Pioneer-Burdekin pumped hydro cost over run makes the case for nuclear

$18 Billion just the tip but there is a better solution

Reports that the Pioneer-Burdekin pumped hydro scheme could cost $18 billion or higher is a good argument for nuclear energy, according to Australian Institute for Progress Executive Director Graham Young.

“Once you take into account the need to refill the dam, which lessens its real capacity, as well as the need for duplicate capacity to fill it, as well as the destruction of pristine environments, nuclear is well-ahead on cost and practicality.”

Mr Young said the cost of the dam equates to $9 billion per GW of capacity, where international comparisons show a nuclear power plant can be built for somewhere in the vicinity of $6 billion per GW of capacity,

“But that is only part of the story. A nuclear power station generates power while a pumped hydro system only stores it.

“The dam will discharge 2 GW per hour for 24 hours before needing to be refilled which will also take 24 hours, so its effective capacity over time is more like 1 GW, or 50% of its rated capacity.

“Nuclear power stations discharge 90% of the time, so over time the capacity of a similar rated nuclear power generator would be 1.8 GW.”

Mr Young said that it was unlikely that the dam would ever be emptied and would be only partly emptied on a regular basis, increasing the capital cost per unit of electricity.

“And then there is the cost of the generation capacity required to fill it.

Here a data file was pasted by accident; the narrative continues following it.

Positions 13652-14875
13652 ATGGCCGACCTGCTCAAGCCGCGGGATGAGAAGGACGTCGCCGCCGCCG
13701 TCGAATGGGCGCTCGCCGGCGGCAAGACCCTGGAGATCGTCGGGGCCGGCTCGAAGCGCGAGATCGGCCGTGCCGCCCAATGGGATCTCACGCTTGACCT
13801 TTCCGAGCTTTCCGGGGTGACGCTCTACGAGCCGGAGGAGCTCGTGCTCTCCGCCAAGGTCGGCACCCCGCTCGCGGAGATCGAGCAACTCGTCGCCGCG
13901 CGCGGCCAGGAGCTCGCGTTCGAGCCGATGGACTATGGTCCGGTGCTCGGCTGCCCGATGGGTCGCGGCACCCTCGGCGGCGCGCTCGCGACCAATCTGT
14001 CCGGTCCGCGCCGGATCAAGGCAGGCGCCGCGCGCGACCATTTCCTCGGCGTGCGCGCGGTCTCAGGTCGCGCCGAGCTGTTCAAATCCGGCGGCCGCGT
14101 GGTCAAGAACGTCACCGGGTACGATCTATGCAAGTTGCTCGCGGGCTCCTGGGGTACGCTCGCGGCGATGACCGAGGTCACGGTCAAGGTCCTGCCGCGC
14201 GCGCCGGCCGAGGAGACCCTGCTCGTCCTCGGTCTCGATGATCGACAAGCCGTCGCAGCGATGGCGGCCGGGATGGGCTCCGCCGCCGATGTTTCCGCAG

“The state government appears to be hoping that roof top solar will provide the electricity during the day, but in an emergency situation, like a widespread rain event neither sun nor wind might be available over the east coast of the state, including the Renewable Energy Zones.

“That will require gas generation standing buy, just in case, to step in when the pumped hydro cannot.”

Mr Young said that network costs were currently about 40% of electricity bills.

“Pumped hydro storage with its multiple uncertainties and need for redundancies, will demand a dramatically expanded network.

“Nuclear on the other hand can be plugged into the current grid at places that already generate power, and stands on its own, generating power for 70 years or more.

“Premier Miles is quoted as saying ‘you have to pay what it costs to build what you need’, which seems to translate to ‘we’ve decided to do this whatever the cost’.

“That is not good enough. The state government needs to do a proper cost benefit analysis of the alternatives before they pour multiple Olympic Games’ worth of expenditure into uneconomic assets which will burden the state with astronomical debt and a smaller economy.”